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Here is a small Python module for the PiGlow addon by Pimoroni, it will let you flex the LED muscles of this fantastic addon.


  • - Python module you'll import into your script
  • examples/ - This will increase then decrease all the LEDs together
  • examples/ - Cycle each of the PiGlow arms, showing both methods
  • examples/ - Use your PiGlow as a binary clock! Customisable as well!
  • examples/ - Show your current CPU usage on the PiGlow (requires psutils)
  • examples/ - This will cycle the colours together from center to the end back to the center
  • examples/ - Switch each individual colour using the piglow.colour method
  • examples/ - Quickly increase and decrease the LEDs independantly
  • examples/ - Switch each LED on individually in a loop cycle
  • examples/ - You choose the brightness of each LED colour group, to see how it will look
  • examples/ - Spooky Halloween colours (Red, Orange, Yellow) with random timings and brightness


sudo apt-get install python-smbus
sudo apt-get install python-psutil


The functions of piglow are:

from piglow import PiGlow
piglow = PiGlow()
piglow.colour([1-6],[0-255])    # 1=White, 2=Blue, 3=Green, 4=Yellow, 5=Orange, 6=Red
piglow.colour([color],[0-255])  # "white", "blue", "green", "yellow", "orange", "red"
piglow.white([0-255])           # Control all the white LEDs[0-255])            # Control all the blue LEDs[0-255])           # Control all the green LEDs
piglow.yellow([0-255])          # Control all the yellow LEDs[0-255])          # Control all the orange LEDs[0-255])             # Control all the red LEDs
piglow.all([0-255])             # Control all LEDs together
piglow.led([1-18],[0-255])      # Control an individual LED by number
piglow.led1-led18([0-255])      # Control an individual LED by function
piglow.arm([1-3],[0-255])       # Control an arm of LEDs by number
piglow.arm1([0-255])            # Control the top arm (with PiGlow logo at the top)
piglow.arm2([0-255])            # Control the right arm (with PiGlow logo at the top)
piglow.arm3([0-255])            # Control the left arm (with PiGlow logo at the top)

All colours are from 0 (off) to 255 (super duper eye numbing bright!)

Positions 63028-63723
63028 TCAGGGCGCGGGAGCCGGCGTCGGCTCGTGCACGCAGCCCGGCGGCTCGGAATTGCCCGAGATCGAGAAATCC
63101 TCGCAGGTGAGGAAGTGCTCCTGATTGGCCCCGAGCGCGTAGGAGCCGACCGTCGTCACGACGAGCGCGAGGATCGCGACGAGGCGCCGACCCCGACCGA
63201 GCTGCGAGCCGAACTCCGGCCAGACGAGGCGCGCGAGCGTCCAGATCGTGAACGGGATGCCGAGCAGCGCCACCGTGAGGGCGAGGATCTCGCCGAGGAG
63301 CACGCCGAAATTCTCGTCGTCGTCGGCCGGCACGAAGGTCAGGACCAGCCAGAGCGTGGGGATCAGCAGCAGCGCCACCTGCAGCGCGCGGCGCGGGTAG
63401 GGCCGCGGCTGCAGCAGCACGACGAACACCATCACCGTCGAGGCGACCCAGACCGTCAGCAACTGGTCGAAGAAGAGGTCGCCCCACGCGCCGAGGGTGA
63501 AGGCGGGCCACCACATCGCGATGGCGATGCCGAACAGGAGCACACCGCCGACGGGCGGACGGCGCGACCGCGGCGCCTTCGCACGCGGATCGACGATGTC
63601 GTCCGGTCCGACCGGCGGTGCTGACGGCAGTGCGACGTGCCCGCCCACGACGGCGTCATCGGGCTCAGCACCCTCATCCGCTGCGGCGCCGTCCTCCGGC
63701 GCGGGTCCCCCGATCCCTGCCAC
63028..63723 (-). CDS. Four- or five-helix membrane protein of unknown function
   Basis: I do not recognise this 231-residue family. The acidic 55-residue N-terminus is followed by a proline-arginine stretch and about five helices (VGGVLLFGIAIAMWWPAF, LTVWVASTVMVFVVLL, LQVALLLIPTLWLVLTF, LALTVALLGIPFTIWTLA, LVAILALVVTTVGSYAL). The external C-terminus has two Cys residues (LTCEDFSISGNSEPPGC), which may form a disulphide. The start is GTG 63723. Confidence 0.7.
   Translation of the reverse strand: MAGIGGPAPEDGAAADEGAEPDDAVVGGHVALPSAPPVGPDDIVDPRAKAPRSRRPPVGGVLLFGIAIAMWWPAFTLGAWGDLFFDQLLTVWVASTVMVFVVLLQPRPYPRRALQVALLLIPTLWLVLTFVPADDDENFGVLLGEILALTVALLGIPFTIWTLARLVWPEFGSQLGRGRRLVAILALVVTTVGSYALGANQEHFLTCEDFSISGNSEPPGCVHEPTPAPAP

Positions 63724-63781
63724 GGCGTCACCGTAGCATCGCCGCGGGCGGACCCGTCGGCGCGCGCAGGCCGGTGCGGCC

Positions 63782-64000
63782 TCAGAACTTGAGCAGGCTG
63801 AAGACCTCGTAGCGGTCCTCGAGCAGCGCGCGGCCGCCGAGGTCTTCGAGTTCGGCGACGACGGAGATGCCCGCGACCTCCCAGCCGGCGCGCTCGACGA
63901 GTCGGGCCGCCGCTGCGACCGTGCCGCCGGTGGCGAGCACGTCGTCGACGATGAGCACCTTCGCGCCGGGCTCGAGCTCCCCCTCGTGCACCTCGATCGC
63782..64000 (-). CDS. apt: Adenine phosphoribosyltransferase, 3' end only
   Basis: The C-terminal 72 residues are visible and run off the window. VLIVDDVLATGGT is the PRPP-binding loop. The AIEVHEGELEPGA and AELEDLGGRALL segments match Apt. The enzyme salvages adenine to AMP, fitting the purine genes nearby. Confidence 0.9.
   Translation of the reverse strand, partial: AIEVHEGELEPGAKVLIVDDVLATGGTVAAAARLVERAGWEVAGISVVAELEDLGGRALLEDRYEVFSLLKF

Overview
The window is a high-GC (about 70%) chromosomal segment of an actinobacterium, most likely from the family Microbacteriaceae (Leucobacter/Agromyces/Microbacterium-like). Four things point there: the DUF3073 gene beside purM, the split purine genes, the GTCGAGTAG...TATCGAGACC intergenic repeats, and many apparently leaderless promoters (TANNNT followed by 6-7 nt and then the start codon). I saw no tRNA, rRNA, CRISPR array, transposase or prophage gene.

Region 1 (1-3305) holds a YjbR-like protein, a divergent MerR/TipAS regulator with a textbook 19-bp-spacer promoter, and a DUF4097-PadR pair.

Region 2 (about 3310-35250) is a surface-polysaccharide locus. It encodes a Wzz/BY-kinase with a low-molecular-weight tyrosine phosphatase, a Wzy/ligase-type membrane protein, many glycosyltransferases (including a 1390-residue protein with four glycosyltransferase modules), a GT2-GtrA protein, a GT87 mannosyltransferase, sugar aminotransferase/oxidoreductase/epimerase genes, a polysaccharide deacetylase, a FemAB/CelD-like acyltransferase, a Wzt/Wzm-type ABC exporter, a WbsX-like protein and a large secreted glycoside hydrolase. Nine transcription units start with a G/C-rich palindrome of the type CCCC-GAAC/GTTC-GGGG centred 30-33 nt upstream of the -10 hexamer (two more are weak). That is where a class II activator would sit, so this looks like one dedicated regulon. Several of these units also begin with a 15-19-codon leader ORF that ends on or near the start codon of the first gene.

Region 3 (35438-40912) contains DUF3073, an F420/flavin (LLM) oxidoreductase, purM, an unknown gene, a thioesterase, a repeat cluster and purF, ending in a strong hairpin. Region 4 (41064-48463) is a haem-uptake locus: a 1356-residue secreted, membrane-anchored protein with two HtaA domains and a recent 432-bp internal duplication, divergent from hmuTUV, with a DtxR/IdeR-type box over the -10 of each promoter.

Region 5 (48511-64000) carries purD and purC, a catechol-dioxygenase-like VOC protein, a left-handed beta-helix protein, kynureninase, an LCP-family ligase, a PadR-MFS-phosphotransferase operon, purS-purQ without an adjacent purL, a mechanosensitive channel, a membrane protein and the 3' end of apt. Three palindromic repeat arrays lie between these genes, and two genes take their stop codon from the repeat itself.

Installation instructions


First to download and install the required libraries

sudo apt-get update
sudo apt-get install python-smbus python-psutil -y
  • SMBus is required to talk over i2c bus with the PiGlow
  • psutil is required for example to get current CPU usage

To enable the i2c driver you need to make a few changes

sudo nano /etc/modules

Then make sure the following is at the end of the file


So it looks like this:


Ctrl + x and Y to exit save the file, now edit the next

sudo nano /etc/modprobe.d/raspi-blacklist.conf

And add the #'s to the beginning of each line so it looks like:


Ctrl + x and Y to exit and save the file, now reboot

sudo reboot

Downloading the PiGlow module and testing

Now create a directory for it to live in then change to that directory:

mkdir piglow
cd piglow

Next get the latest version of PiGlow python module:


This will give you a file called, this is the module and will do all the hardwork.

Now download the test script to make sure it works


And run it by typing and setting a number between 0 (off) and 255 (brightest)

sudo python

If it works successfully you can choose the level of brightness as shown


Starting your script

Now hopefully it should run the successfully, you can browse the other examples created here

To create your own script just start it with importing the module

from piglow import PiGlow

Now initialise the module into piglow variable

piglow = PiGlow()

That's it!

Use the function list for a list of combinations you can use to set individual or groups of LED's on or off.

A few examples:

piglow.all(10)    # Set all LED's to 10   # Set red LED's to 100
piglow.led(3,0)   # Turn LED (Top yellow off)

And combine it with time.sleep to make effects

from piglow import PiGlow
from time import sleep

piglow = PiGlow()



SN3218 Addressing

PiGlow Addressing

Python LED Addressing

PiGlow Addressing

Auto start the example

Sometimes you a script to start automatically, so you don't have to login each time to start the script. The binary clock script is a perfect one to do this with.

So follow this simple guide to have the binary clock start when you plug your Raspberry Pi in:

After following the Installation instructions and having run the test script:

Make the piglow directory if not already done:

mkdir /home/pi/piglow

cd /home/pi/piglow

Download the script into the /home/pi/piglow folder:


Next create the init.d file, so change to the /etc/init.d folder

cd /etc/init.d

Now create the file

sudo nano clock

And paste the following

# /etc/init.d/test

# Provides:          clock
# Required-Start:    $remote_fs $syslog
# Required-Stop:     $remote_fs $syslog
# Default-Start:     2 3 4 5
# Default-Stop:      0 1 6
# Short-Description: Simple script to auto start binary clock
# Description:       Simple script to auto start binary clock

 case "$1" in
    sudo python /home/pi/piglow/ &
    killall python
    exit 1

exit 0

Ctrl + x and Y to save, notice there is no file extension

Now make the file executable

sudo chmod +x clock

And add the clock to the startup scripts

sudo insserv clock

Try it out without restarting

sudo /etc/init.d/clock start

After you have observed it starting, we should be safe to reboot

sudo reboot

And thats it!



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Controlling the PiGlow from Python




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